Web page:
We constantly hear stories of huge marketing campaigns from go-to brands like Coca Cola or Bud Light. Whether it’s a viral Super Bowl commercial or influencer marketing campaign involving A-list celebrities, every marketer can’t help but take note from the greats.
However, not every brand has $4 million to shell out on a 30-second ad.
That’s why social media has become the “great equalizer” for marketers. With platforms like Facebook, Twitter and Instagram, you don’t need millions of dollars to run a successful marketing campaign. You just have to be creative and know your audience.
It’s no longer just about the size of your budget. Now it’s all about how you spend those marketing dollars. Even brands that do have millions to spend have turned to social media to get more bang for their buck.
But again, it all comes down to strategy and execution. Without good ideas and a plan to put them into action, you’ll fall flat.
If you’re short on ideas, don’t worry. Sometimes we all just need a little inspiration to know what’s possible.
We’ve compiled a list of eight amazing social media marketing examples from 2018. We’ll show you campaigns from smaller brands that likely don’t have the same size budget as larger competitors but still manage to make noise. Plus, we’ll look at some larger more established brands to show how they’ve adapted to the new social media wave.
The point is, whether your budget is $1,000 or $1 million, you can use social media to grow your brand.
The cell phone case industry is extremely competitive. Pretty much anyone can buy cases in bulk from Alibaba and resell them for a markup. So when a company is able to stand out and establish a brand, you can’t help but take notice.
Peel sells thin phone cases, with the major selling point being they’re both functional and stylish. So naturally, social media is a great avenue to showcase their products.
They use Facebook video ads to help tell the story of what separates their products from everyone else.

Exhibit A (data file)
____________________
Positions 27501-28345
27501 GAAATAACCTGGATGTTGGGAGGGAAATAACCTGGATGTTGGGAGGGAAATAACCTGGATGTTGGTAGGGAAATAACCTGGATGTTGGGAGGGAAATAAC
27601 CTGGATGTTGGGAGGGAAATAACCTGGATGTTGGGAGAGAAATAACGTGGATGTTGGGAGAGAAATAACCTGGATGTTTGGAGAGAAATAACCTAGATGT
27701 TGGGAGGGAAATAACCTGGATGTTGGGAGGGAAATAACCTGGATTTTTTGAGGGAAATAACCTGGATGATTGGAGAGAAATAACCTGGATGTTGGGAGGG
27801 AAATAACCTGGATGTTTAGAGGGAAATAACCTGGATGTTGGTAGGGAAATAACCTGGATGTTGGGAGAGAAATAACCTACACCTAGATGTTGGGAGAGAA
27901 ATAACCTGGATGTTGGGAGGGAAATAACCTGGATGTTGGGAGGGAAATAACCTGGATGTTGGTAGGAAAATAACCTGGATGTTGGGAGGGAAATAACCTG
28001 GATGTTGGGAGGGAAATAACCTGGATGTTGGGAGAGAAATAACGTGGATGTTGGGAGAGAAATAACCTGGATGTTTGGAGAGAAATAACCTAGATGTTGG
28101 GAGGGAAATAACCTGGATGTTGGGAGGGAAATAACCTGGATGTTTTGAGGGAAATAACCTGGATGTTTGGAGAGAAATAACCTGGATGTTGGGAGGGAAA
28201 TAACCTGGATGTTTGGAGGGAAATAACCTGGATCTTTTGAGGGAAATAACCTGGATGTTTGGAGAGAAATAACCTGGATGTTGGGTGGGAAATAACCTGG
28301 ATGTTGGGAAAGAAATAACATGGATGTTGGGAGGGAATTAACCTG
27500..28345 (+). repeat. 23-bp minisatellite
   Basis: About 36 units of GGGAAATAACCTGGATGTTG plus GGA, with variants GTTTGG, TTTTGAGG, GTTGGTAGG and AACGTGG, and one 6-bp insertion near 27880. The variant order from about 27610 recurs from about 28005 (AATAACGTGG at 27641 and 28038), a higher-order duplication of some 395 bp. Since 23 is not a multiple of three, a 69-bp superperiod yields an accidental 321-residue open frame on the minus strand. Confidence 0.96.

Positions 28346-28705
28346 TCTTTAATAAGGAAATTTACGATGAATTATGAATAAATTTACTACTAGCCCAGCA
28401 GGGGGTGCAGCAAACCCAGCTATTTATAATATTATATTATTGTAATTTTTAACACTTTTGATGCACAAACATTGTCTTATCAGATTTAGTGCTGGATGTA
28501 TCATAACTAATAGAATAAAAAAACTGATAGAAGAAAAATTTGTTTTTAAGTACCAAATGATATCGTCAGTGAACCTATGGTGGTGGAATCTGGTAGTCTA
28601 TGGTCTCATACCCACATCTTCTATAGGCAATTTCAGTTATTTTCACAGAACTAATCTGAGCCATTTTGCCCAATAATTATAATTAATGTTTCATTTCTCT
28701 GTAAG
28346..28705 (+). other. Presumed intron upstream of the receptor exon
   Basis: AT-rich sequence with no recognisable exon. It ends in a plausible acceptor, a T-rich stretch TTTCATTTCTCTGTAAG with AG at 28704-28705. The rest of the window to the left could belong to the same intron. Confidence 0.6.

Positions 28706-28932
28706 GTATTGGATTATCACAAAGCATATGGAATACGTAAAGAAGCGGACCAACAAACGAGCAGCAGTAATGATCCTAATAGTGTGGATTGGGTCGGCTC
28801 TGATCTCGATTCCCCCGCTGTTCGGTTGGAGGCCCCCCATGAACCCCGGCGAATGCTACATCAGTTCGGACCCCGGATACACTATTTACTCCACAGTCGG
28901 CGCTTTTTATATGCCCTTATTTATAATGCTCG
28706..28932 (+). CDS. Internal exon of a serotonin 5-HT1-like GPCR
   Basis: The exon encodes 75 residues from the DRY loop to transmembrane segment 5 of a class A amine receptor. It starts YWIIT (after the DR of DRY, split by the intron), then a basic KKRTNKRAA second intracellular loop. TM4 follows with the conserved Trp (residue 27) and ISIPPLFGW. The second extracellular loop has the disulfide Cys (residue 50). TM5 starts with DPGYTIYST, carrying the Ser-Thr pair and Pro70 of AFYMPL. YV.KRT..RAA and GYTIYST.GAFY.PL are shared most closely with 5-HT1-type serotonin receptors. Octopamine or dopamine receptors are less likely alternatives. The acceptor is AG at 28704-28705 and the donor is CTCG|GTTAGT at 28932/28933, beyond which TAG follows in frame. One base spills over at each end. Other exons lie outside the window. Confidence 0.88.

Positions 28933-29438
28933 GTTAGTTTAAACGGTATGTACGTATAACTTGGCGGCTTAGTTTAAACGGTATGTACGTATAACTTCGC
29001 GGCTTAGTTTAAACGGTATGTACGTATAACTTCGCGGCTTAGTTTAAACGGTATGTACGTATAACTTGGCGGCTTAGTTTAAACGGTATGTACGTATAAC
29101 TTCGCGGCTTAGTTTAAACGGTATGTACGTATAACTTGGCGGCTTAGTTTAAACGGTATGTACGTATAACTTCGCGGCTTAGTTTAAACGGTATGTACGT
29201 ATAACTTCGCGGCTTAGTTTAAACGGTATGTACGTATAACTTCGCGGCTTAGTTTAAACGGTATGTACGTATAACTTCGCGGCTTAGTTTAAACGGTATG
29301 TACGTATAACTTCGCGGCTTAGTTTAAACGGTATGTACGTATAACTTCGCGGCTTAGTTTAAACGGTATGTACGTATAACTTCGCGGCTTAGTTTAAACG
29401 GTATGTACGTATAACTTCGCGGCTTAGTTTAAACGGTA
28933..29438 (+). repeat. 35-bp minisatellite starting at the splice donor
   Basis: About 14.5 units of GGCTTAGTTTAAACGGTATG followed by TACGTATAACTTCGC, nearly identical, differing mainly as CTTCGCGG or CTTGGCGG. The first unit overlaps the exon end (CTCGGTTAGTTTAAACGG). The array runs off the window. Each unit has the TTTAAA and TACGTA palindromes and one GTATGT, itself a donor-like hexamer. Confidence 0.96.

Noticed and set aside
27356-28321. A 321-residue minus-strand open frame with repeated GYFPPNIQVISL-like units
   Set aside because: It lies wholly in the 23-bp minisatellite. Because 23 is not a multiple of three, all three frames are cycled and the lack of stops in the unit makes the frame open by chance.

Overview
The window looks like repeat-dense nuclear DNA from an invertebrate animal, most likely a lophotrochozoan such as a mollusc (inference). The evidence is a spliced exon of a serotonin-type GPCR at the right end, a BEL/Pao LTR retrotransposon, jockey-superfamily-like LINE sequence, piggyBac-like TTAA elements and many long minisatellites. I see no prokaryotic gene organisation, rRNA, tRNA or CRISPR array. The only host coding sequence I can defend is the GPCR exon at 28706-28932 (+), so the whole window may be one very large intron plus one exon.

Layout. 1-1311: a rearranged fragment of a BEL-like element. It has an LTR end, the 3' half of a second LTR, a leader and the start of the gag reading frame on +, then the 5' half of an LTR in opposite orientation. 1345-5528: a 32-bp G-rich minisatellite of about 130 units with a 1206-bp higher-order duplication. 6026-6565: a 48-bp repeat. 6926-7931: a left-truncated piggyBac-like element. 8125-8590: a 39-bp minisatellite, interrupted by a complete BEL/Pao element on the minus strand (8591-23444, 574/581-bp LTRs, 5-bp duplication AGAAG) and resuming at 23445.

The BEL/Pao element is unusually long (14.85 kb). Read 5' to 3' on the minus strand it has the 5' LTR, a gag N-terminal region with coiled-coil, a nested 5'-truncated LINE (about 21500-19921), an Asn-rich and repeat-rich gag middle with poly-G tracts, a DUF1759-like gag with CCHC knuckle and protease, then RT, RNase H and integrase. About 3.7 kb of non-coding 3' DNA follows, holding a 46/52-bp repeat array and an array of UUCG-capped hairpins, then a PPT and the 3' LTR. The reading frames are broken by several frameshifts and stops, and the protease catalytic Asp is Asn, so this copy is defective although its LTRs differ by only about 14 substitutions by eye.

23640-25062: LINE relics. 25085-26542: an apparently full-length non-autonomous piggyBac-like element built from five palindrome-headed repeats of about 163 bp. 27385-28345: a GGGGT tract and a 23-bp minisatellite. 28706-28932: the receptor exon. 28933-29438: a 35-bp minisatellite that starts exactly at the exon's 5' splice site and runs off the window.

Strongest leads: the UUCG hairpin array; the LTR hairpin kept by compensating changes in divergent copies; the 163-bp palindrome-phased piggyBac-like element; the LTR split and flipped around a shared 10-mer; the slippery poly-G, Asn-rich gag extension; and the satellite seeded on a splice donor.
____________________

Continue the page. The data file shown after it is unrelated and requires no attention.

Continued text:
The campaigns have been successful to say the least, resulting in a 16x increase in revenue and 3x higher ROI.
Their success isn’t solely from ads though. Peel is also a great example of how to succeed on organic social. For instance, they have a very cohesive and visually appealing Instagram feed.
That might not seem like the biggest deal in the world at first. But when one of your brand’s major selling points is aesthetics, little details like this help reinforce your messaging. Plus, people take notice.
On top of that, you’ll notice Peel does a great job of responding to customers on Instagram.
Providing excellent social customer care is crucial for any brand that wants to succeed on social. Our data found that 29% of consumers are more likely to go to a competitor if they’re ignored on social. So each comment you miss is potentially lost revenue.
The larger your brand becomes, the more difficult it’ll be to manage all your incoming comments across Facebook, Twitter and Instagram. In order to keep your sanity and avoid missing questions from customers, use Sprout’s Smart Inbox to get all your comments and messages in one place.
- Think of ways to set your brand apart on social media, especially in a competitive industry.
- Experiment with social media advertising.
- Use social media to reinforce your brand messaging and story.
- Prioritize social customer care.
Our next social media marketing example comes from Wayfair. The online retailer is known for selling affordable furniture and home goods. As you can imagine, a large chunk of their audience is active on Instagram.
For years, one of the biggest challenges for retailers on Instagram was getting followers to go from looking at a photo to going to their website and making a purchase. That changed in 2017 when Instagram rolled out new shopping features.
Through Instagram shopping, brands have the ability to tag specific products within a picture so users can go directly to a landing page and buy it. Wayfair has done a great job of implementing this feature into their social media strategy.
Here’s an example of what the process looks like.
First, you see a post that looks visually appealing. Shoppable posts are signified with the little shopping bag icon in the corner of the photo. When you tap the icon, all the shoppable products will pop up.
Let’s say we’re interested in the table lamp. Just tap the box and you’re taken to a landing page on Instagram.
If you scroll down a bit, you’ll also see the other shoppable products from the post.
When you decide you want to make a purchase, tap Shop Now and you’re sent directly to the page on Wayfair’s site to buy the lamp.
The process is smooth and caters to how consumers shop today, which is why it’s so effective.
For example, what if instead of showing the lamp in a living room setting, Wayfair just used a photo of the lamp against a white background. It wouldn’t be nearly as appealing, and it would’ve been much less helpful for their audience.
Marion Thomas, who’s in charge of global site merchandising at Wayfair, explained it perfectly in a Q&A: